Monday, June 16, 2008

Interesting Posts and Articles #44

  1. All the mezuzos stolen off apartment doors. It could well not be a bias crime, but just someone seeing that these expensive religious articles are available for the taking and reselling. On a separate note, remember the midrash in which Avraham argues with the idolator, and asks: "If they cannot defend themselves, how can they defend you?" If mezuzos are to provide shmirah, how can they do so if they cannot even defend against their getting stolen themselves. There may be a valid answer to this.
  2. The influence of non-Jewish maids, at Daas Torah. Though it is from "Jersey Girl," who is generally a bit over the top: par
    I have repeated similar incidents many times over the years. When I meet frum children who I know have been cared for by maids, I converse with them in Spanish (in front of and with the permission of their parents). More often than not, when the young child is spoken to in Spanish, he will repeat parts of the Catechism etc.
  3. Saudi women not revealing their faces even to their husbands. This might not be particularly Muslim practice, but might be a Bedouin custom among some Bedouins.
  4. JewishAnswers discusses how we don't believe in a Divine messiah:
    If you read Isaiah 9:5-6 in the Hebrew text, you get a distinctly different understanding than when you read an English translation in a Christian bible. Read correctly, the text is as follows:
    For a child has been born to us, a son has been given to us; and the government is upon his shoulder; and his name is called, “A wonderful counselor is the mighty God,” “The everlasting father,” “The ruler of peace,” that the government may be increased, and of peace there be no end, upon the throne of David, and upon his kingdom, to establish it and to uphold it through justice and through righteousness from henceforth, even forever. The zeal of the Lord of hosts does perform this.
    The implication of this statement is that this particular king is going to bring glory to God. Without writing an entire book on the subject, Rabbinic authorities and historians alike have said that this passage was about king Hezekiah.
  5. Rabbi Dr. Aryeh Frimer reviews Rabbi Dr. Daniel Sperber's book. I did not read Sperber's book, so I cannot really intelligently comment. But to my mind, an important excerpt:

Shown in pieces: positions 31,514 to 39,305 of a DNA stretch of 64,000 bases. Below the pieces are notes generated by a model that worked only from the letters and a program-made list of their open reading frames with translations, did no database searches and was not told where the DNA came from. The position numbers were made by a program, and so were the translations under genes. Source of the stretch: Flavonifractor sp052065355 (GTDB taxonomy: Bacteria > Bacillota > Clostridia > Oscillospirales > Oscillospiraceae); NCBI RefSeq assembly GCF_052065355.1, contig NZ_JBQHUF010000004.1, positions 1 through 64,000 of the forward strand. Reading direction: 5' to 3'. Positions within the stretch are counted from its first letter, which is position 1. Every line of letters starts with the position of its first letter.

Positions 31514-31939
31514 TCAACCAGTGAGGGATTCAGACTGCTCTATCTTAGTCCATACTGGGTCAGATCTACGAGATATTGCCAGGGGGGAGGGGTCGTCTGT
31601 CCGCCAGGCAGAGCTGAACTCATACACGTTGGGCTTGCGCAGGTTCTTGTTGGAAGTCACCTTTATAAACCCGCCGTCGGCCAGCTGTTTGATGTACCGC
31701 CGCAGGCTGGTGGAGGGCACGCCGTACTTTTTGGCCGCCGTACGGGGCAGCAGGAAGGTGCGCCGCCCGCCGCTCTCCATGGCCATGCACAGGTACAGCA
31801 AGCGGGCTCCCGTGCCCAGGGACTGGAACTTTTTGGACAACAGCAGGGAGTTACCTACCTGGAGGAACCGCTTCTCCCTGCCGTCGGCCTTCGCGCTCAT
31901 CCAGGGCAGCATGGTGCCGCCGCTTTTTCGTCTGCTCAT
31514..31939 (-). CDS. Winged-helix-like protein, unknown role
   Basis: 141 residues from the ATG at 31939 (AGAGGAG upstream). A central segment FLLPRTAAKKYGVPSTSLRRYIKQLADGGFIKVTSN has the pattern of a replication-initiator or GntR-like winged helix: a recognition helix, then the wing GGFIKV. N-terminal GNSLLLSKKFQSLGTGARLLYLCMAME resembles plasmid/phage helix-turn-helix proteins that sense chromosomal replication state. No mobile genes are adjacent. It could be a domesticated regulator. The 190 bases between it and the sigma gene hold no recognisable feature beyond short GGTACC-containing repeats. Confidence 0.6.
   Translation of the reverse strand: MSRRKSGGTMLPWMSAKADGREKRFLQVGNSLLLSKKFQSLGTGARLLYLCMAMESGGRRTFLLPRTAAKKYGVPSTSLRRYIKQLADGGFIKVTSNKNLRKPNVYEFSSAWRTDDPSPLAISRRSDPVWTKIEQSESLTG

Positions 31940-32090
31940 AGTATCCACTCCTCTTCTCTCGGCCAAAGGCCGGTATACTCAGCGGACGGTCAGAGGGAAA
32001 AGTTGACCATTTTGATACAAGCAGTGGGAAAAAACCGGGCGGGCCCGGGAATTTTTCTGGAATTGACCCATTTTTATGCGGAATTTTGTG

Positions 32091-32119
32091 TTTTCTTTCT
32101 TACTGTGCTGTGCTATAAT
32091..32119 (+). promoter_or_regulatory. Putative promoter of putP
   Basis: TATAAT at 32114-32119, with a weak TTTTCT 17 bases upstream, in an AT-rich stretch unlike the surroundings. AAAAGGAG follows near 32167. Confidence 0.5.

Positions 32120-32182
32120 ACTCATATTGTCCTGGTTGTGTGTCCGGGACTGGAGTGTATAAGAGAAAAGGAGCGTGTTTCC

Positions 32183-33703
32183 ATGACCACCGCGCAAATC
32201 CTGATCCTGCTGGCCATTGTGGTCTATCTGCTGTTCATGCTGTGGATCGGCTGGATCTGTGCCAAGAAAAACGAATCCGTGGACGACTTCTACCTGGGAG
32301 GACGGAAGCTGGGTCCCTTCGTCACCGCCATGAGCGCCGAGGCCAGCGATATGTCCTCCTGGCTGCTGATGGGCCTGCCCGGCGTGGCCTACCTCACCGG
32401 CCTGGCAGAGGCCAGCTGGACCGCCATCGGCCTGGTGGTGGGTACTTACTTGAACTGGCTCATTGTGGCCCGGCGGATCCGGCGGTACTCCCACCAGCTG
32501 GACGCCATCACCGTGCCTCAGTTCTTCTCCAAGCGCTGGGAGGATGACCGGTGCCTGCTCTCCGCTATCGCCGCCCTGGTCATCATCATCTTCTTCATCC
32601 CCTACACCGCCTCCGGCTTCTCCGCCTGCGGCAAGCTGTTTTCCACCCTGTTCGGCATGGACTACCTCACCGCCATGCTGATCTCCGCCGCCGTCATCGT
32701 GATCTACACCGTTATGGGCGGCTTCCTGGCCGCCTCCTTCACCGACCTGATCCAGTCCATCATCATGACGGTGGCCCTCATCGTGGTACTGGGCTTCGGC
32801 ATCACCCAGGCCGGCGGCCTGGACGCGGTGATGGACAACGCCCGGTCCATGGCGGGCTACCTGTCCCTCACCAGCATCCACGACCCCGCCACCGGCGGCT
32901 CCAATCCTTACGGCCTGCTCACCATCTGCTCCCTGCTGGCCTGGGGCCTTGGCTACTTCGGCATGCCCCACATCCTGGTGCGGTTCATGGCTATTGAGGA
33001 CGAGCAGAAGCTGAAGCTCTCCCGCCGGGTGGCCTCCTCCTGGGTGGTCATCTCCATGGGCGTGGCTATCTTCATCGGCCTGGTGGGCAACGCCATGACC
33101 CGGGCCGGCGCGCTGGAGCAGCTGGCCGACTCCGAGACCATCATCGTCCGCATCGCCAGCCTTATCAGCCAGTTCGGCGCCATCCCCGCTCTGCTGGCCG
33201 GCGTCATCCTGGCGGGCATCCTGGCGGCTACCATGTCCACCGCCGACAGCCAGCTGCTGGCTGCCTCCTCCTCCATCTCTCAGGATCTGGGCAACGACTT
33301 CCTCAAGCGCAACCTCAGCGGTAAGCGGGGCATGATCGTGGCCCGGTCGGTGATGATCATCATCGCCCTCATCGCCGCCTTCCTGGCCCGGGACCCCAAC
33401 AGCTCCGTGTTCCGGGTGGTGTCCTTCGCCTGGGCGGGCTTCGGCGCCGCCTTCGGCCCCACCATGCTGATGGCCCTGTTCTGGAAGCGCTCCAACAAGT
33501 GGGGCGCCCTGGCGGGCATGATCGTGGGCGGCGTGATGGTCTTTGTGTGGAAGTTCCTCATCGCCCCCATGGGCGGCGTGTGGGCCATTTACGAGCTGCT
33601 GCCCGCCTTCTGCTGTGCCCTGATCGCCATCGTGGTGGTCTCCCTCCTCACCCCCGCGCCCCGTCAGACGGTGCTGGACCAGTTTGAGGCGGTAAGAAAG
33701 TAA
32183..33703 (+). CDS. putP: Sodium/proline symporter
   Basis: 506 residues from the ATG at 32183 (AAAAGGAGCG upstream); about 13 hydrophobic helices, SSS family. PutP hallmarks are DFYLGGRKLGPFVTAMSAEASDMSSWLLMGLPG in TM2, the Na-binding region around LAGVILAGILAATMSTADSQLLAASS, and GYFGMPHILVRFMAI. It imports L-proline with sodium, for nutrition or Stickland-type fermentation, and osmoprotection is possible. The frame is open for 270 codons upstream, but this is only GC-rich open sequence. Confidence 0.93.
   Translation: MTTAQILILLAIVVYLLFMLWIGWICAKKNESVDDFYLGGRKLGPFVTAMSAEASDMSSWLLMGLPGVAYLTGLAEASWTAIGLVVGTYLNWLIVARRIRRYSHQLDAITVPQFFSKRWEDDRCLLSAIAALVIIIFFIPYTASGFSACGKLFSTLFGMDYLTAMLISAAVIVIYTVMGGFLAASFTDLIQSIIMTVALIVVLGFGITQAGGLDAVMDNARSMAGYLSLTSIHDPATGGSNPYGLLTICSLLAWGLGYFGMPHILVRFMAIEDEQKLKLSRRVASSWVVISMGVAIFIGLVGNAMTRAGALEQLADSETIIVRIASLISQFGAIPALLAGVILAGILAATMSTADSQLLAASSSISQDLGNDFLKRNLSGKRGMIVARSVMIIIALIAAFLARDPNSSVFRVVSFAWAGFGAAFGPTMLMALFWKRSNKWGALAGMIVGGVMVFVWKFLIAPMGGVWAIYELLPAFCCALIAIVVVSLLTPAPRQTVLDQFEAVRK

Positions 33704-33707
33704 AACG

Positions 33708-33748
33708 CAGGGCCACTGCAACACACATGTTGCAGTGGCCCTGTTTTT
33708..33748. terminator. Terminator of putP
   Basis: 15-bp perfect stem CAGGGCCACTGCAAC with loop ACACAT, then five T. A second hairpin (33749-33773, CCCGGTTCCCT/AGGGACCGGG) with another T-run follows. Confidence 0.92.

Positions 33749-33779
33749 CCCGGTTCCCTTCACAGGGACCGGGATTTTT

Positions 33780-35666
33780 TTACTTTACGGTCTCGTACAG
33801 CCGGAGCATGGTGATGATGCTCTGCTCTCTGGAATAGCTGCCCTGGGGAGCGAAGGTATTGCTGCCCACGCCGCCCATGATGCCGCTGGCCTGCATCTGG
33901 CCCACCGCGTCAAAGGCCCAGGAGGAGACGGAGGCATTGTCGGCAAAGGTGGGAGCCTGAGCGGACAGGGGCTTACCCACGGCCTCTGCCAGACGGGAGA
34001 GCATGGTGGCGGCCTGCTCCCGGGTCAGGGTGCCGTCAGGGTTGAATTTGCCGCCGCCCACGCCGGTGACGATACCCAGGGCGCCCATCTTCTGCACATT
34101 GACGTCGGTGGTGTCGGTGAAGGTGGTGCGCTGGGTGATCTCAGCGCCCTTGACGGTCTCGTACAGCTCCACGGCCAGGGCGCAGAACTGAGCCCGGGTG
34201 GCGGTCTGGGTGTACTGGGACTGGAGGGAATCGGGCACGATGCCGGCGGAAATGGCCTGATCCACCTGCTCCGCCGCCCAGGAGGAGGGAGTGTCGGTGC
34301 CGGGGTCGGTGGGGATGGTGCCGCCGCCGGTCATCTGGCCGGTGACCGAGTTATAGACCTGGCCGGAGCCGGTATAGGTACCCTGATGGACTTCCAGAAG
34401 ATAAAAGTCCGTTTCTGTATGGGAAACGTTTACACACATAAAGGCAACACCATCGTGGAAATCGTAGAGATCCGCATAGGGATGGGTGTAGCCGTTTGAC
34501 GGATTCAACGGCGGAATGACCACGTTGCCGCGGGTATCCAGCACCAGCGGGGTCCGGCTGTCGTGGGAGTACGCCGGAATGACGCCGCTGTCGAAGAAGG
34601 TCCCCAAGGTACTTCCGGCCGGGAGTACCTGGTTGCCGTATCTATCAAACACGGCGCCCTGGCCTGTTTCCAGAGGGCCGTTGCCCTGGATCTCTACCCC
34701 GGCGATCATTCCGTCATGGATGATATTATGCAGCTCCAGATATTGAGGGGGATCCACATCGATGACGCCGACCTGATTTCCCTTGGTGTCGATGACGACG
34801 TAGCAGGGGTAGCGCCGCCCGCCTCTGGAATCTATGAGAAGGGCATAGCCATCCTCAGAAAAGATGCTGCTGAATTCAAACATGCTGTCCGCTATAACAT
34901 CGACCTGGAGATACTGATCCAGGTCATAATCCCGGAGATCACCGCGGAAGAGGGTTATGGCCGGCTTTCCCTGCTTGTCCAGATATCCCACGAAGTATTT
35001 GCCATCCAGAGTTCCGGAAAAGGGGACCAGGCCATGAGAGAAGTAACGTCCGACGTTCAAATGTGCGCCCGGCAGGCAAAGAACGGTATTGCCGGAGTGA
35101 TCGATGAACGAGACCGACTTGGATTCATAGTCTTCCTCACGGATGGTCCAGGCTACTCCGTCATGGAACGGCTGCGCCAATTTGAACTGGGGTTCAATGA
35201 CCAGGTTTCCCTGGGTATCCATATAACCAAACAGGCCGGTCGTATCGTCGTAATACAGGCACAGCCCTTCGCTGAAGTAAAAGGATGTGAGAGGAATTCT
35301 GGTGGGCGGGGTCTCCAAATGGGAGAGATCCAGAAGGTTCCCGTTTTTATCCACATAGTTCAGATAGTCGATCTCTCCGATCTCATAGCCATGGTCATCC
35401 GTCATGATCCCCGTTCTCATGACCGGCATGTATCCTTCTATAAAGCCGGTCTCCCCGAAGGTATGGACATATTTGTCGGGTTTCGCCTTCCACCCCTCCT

One was penned by R. Mendel Shapiro[3] who argues that kevod ha-tsibbur is a social concept – and a woman’s general standing in society was lower than men’s. Nowadays when this is no longer true, a community can be mohel on its kavod – voluntarily set aside its honor. He errs, however, since the vast majority of rishonim and aharonim disagree with his analysis.
    How does the fact that the vast majority of rishonim and acharonim disagree with his analysis mean that "he errs?" The question is what Chazal meant when they used the term in the gemara? How does Rabbi Dr. Frimer know that it is not Rabbi Mendel Shapiro who is correct in his assessment, and the "vast majority" who are in error?

    The answer is that precedent, and specifically precedent of interpretation, indeed has an important role in the determining of the halacha (particularly in choshen mishpat). But there is still place for chiddush within the determination of any individual rabbi. Indeed, the only thing which is really binding are the words of the Mishna and Gemara. Anything past Ravina and Rav Ashi is fair game, including interpretations of rishonim. People often do not argue, but that they argue does not automatically put them into a place where they are in error. The sefer Maaneh LeIgros criticized Rav Moshe Feinstein's Igros Moshe for repeatedly deviating from understandings of gemaras as given by various rishonim and acharonim, but the truth is that such chiddush is valid.

    Along these exact lines, Sperber makes a point about the way Chazal make use of a particular phrase: